The meeting took place just hours before Spyker’s new bid was to expire at 11pm CET on Monday.
“We have to try every possibility to save Saab,” Swedish Enterprise Minister Maud Olofsson told Swedish radio a few hours before the meeting, adding however that she was sceptical about Spyker’s chances of succeeding in saving Saab.
Swedish government officials, Saab management, union representatives and local officials from Saab’s hometown of Trollhättan in southwestern Sweden were taking part in the emergency talks on the future of Saab, as well as that of the town of 55,000.
Swedish news agency TT reported GM officials would not be at the meeting.
GM has been trying to sell the loss-making unit since the start of the year.
Saab employs about 3,400 people in Sweden. According to media reports, Saab’s closure could lead to more than 8,000 job losses, including subcontractors and others dependent on the carmaker.
But Saab’s fate remained in limbo on Monday after Spyker announced its renewed bid.
The surprise announcement came two days after Saab’s American owners General Motors broke off talks with the Dutch group and said they would begin winding down the iconic brand.
One of Sweden’s most respected auto industry analysts, Matts Carlsson, said GM was probably not interested in selling Saab at all, suggesting the US carmaker would rather shut down Saab because of fears over future competition.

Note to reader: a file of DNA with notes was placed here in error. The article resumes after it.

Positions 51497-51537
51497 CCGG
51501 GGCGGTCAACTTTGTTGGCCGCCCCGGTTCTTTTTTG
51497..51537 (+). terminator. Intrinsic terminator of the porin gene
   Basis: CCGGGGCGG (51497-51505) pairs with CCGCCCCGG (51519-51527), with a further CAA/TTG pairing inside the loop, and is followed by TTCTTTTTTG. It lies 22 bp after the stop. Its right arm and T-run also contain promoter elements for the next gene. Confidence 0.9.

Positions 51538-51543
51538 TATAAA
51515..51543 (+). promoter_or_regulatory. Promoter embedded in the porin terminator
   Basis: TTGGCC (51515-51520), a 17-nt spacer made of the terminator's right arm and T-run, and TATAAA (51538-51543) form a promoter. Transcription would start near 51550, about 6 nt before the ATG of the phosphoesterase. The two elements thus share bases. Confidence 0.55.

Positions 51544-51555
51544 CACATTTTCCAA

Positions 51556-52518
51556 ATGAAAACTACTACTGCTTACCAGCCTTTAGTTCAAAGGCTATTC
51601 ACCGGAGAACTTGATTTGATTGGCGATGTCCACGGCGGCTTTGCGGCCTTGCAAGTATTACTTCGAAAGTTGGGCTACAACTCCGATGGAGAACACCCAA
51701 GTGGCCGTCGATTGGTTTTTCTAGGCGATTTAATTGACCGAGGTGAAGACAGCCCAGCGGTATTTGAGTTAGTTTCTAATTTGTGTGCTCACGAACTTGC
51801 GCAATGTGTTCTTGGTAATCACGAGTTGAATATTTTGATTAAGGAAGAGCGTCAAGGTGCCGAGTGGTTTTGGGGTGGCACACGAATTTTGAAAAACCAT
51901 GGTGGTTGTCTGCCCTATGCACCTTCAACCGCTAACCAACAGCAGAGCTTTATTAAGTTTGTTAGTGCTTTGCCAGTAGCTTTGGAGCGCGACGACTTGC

“They are probably figuring that they would rather take the cost associated with shutting down (Saab) so as to not end up with competition in five, ten years,” Carlsson told Swedish public radio Monday.
GM’s reaction could be interpreted as a message to Saab employees that “we don’t want to have to face you in a future competition situation,” Carlsson said.
GM decided earlier this year to hold onto German brand Opel after initial plans to sell it. Both Saab and Opel have in recent years been manufactured on the same platform.
Another analyst, Håkan Matson, was also sceptical about the new bid, noting that Spyker’s new offer was only valid until 11pm on Monday.
“For the buyer to set a time limit is, in my opinion, strange and unprofessional,” he wrote in a column in Swedish business daily Dagens Industri.
Swedish newspaper Svenska Dagbladet meanwhile reported Spyker’s Russian investors Vladimir and Alexander Antonov were no longer behind the Dutch group’s bid for Saab — reportedly one of the sticking points in the negotiations with GM.
And Dagens Industri and Swedish news agency TT said Spyker was not the only bidder in the race for the brand.
They quoted Saab enthusiast website Saabsunited which said US investment firm Merbanco had also made a new bid for Saab with an unidentified Swedish consortium.
Merbanco was one of three firms, along with China’s Beijing Automotive (BAIC) and US holding company Renco Group, identified as possible bidders for Saab after Swedish luxury carmaker Koeninsegg withdrew its bid for the brand on November 24th.
GM rejected Merbanco’s earlier bid, Dagens Industri said.
On Sunday, the heads of Sweden’s influential IF Metall and Unionen unions, along with Sweden’s main engineers’ association, sent an open letter to GM’s board.
“We believe that further alternatives should have been given more attention … We appeal to the Board of General Motors to most thoroughly investigate the new initiatives,” they wrote.